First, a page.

The Importance of Installing CO Detectors
In Your Home
Get the facts
Carbon monoxide is an odorless, colorless and toxic gas. Because it is impossible to see, taste or smell the toxic fumes, carbon monoxide can kill you before you are aware it is in your home. At lower levels of exposure, carbon monoxide causes mild effects that are often mistaken for the flu. These symptoms include headaches, dizziness, disorientation, nausea and fatigue. The effects of carbon monoxide exposure can vary greatly from person to person depending on age, overall health and the concentration and length of exposure.
Carbon Monoxide Detector Installation
Do you have a gas or oil furnace, fireplace, wood or coal stove, or cook with a gas stove/oven? Do you have a garage that you park vehicles or store gas/diesel powered lawn equipment inside?
If you said yes to any of these questions above, or feel like the safety of your home and family would be better if you had a carbon monoxide detector installed professionally, don’t wait. Call us TODAY at 717.533.1012 or request an appointment online for our Expert Electrician to properly evaluate and install a carbon monoxide detector in your home.
When should you change your carbon monoxide batteries?
The best time to change your carbon monoxide detector batteries (also your smoke detectors) is when you change your clocks at the beginning and end of daylight savings time. This will ensure your carbon monoxide detectors always have a fresh battery or battery backup.
There are a lot of different makes and models of carbon monoxide detectors, so changing the batteries in them may be different than how we show in our video, but most of them are similar and the manufacturers make it fairly easy to access and change your battery.
Health Effects Associated with Carbon Monoxide
At low concentrations, fatigue in healthy people and chest pain in people with heart disease. At higher concentrations, impaired vision and coordination; headaches; dizziness; confusion; nausea. Can cause flu-like symptoms that clear up after leaving home. Fatal at very high concentrations. At moderate concentrations, angina, impaired vision, and reduced brain function may result. At higher concentrations, carbon monoxide exposure can be fatal.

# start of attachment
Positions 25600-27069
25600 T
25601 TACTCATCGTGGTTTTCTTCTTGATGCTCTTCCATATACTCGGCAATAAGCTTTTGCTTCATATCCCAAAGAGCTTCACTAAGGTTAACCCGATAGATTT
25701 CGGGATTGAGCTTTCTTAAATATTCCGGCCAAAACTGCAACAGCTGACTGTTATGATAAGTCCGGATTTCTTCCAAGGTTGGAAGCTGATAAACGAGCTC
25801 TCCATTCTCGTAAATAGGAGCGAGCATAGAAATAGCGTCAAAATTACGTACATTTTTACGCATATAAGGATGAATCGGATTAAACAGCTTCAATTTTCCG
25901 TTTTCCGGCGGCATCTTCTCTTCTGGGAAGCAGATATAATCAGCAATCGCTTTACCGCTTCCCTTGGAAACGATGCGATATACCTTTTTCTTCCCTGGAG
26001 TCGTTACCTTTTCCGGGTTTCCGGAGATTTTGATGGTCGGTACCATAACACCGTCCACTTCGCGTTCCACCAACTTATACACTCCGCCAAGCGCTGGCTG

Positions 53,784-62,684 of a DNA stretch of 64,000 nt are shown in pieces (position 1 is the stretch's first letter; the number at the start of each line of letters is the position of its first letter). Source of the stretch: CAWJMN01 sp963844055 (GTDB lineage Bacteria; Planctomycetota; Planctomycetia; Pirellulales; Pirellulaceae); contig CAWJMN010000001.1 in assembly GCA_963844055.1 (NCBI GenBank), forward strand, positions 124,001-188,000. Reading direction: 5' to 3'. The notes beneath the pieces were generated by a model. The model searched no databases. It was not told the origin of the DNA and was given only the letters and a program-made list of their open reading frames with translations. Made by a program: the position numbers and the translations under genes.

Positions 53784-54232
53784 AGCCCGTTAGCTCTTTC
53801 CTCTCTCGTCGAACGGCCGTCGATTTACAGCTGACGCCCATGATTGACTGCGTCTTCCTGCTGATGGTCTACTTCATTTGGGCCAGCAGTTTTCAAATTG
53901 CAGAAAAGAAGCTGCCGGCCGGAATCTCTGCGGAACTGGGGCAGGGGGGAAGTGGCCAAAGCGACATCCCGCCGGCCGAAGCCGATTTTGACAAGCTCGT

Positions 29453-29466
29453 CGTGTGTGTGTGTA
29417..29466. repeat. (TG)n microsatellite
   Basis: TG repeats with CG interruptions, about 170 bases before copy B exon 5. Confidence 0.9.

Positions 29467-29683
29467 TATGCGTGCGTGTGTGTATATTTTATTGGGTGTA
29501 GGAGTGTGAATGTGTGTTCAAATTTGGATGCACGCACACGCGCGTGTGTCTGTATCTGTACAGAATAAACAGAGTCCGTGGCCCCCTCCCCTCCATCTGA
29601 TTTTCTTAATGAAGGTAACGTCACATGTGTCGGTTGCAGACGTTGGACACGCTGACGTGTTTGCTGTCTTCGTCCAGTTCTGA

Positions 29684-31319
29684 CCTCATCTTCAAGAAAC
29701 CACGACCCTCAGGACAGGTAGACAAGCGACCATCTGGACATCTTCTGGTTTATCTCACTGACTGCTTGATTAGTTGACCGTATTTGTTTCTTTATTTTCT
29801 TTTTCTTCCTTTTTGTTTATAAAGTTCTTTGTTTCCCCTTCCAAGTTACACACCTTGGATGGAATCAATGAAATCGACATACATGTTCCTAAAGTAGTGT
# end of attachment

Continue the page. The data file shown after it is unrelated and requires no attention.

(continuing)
Carbon monoxide levels in homes
Average levels in homes without gas stoves vary from 0.5 to 5 parts per million (ppm). Levels near properly adjusted gas stoves are often 5 to 15 ppm and those near poorly adjusted stoves may be 30 ppm or higher.
- What Levels are Deadly?
- 35 parts per million (ppm) = No adverse effects within eight hours
- 200 ppm = Mild headache after two to three hours of exposure
- 400 ppm = Headache and nausea after one to two hours
- 800 ppm = Headache, nausea and dizziness after 45 minutes; collapse after two hours
- 1000 ppm = Loss of consciousness after one hour
- 1600 ppm = Headache, nausea and dizziness after 20 minutes; unconsciousness after 30 minutes
- 3200 ppm = Headache, nausea and dizziness after 5-10 minutes; unconsciousness after 30 minutes
- 12,800 ppm = Immediate physiological effects; unconsciousness and danger of death after only one to three minutes
How can you reduce carbon monoxide in your home?
It is most important to be sure combustion equipment is maintained and properly adjusted. Vehicular use should be carefully managed adjacent to buildings and in vocational programs. Additional ventilation can be used as a temporary measure when high levels of carbon monoxide are expected for short periods of time.
- Keep gas appliances properly adjusted.
- Consider purchasing a vented space heater and replacing an un-vented one.
- Use proper fuel in kerosene space heaters.
- Install and use an exhaust fan vented to outdoors over gas stoves.
- Open flues when fireplaces are in use.
- Choose properly sized wood stoves that are certified to meet EPA emission standards. Make certain that doors on all wood stoves fit tightly.
- Have a trained professional inspect, clean, and tune-up central heating system (furnaces, flues, and chimneys) annually. Repair any leaks promptly.
- Do not idle the car inside garage.
For Carbon Monoxide Detector Installation
Call Us TODAY! 717.533.1012
Further reading and information on carbon monoxide and current Pennsylvania laws on carbon monoxide detectors visit the PA Safe Homes Coalition.